The New York State foster care program is the responsibility of the State Department of Social Services, which, under defendant-appellant Commissioner Perales, maintains the local districts' compliance with their statutory and regulatory obligations. (See, Social Services Law §§ 11, 17, 20.) New York City is a social services district pursuant to Social Services Law § 56. Through the Commissioner of the New York City Human Resources Administration (HRA), defendant-appellant Commissioner Gross, the city is "responsible for the welfare of children who are in need of public assistance and care, support and protection" residing in New York City. (Social Services Law § 395.) The HRA Commissioner has the duty to "[s]upervise children who have been cared for away from their families until such children become twenty-one years of age or until they are discharged to their own parents * * * guardians, or adopted." (Social Services Law § 398 [h].)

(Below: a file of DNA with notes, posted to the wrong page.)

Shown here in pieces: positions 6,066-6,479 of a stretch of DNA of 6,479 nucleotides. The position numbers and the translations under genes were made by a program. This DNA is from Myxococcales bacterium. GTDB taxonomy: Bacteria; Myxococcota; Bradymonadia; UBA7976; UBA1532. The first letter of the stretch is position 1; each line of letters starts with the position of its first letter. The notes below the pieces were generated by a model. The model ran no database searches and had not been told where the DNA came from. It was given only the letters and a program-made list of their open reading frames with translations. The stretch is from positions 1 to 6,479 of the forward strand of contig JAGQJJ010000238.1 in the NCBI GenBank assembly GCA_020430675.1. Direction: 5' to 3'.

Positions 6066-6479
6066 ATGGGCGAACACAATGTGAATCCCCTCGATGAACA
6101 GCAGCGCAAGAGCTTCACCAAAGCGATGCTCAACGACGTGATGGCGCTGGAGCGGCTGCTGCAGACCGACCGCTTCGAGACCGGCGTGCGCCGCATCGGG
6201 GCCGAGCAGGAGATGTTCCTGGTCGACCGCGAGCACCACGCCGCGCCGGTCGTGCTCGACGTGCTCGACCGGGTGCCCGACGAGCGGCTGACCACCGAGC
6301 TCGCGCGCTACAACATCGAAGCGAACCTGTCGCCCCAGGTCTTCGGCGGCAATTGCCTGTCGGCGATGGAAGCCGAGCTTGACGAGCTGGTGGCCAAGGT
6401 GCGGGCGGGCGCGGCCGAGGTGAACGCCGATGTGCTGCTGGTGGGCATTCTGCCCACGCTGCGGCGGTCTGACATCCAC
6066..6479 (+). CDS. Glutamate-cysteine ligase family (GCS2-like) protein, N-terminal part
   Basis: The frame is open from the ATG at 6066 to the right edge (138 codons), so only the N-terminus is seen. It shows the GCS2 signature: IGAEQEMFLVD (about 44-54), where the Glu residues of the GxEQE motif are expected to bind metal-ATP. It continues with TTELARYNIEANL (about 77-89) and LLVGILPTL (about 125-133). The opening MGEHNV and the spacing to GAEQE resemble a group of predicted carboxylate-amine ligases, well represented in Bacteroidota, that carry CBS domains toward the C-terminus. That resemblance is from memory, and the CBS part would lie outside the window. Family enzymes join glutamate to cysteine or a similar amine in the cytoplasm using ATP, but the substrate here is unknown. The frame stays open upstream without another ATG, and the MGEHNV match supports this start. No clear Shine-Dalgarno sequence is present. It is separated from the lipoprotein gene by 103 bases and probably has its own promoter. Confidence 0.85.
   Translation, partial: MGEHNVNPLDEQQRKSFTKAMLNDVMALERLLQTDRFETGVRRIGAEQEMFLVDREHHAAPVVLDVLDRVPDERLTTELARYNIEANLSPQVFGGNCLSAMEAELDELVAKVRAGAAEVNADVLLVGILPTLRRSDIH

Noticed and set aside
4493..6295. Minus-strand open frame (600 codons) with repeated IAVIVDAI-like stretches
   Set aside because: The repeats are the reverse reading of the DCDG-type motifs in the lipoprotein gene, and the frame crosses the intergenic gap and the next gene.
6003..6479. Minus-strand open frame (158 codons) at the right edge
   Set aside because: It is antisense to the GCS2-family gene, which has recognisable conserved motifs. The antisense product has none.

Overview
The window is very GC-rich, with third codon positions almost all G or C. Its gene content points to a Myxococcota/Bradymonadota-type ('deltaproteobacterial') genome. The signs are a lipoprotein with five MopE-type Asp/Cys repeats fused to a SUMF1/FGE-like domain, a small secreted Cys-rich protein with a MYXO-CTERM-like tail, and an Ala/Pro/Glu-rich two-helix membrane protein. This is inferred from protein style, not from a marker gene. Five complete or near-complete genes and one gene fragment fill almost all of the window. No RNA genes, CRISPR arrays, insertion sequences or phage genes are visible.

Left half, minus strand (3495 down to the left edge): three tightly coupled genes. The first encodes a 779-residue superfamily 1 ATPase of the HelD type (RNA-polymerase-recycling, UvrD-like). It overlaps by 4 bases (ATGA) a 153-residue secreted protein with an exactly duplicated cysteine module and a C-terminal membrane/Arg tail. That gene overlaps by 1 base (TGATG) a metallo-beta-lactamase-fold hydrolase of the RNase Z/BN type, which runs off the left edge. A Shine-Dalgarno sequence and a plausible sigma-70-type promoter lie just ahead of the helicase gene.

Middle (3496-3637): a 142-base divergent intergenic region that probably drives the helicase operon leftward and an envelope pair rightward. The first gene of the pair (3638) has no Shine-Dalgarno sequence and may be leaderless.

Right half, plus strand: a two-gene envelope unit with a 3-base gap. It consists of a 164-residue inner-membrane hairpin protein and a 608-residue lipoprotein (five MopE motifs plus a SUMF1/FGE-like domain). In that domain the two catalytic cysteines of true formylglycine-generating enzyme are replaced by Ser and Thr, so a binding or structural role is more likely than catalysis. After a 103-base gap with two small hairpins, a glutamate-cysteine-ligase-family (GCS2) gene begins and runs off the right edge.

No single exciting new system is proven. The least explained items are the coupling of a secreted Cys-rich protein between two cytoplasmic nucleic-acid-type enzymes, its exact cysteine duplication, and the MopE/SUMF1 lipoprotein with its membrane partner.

Seven of the instant 10 foster children were discharged, prior to reaching age 21, without adequate preparation for independent living and, in some instances, were not given an opportunity to contest the discharge itself. They state in affidavits that these inadequacies led to their destitution. They also contend that they were not contacted nor offered assistance or supervision following their discharge from foster care. The three plaintiff foster children who are awaiting discharge claim that they have not received adequate preparation for independent living.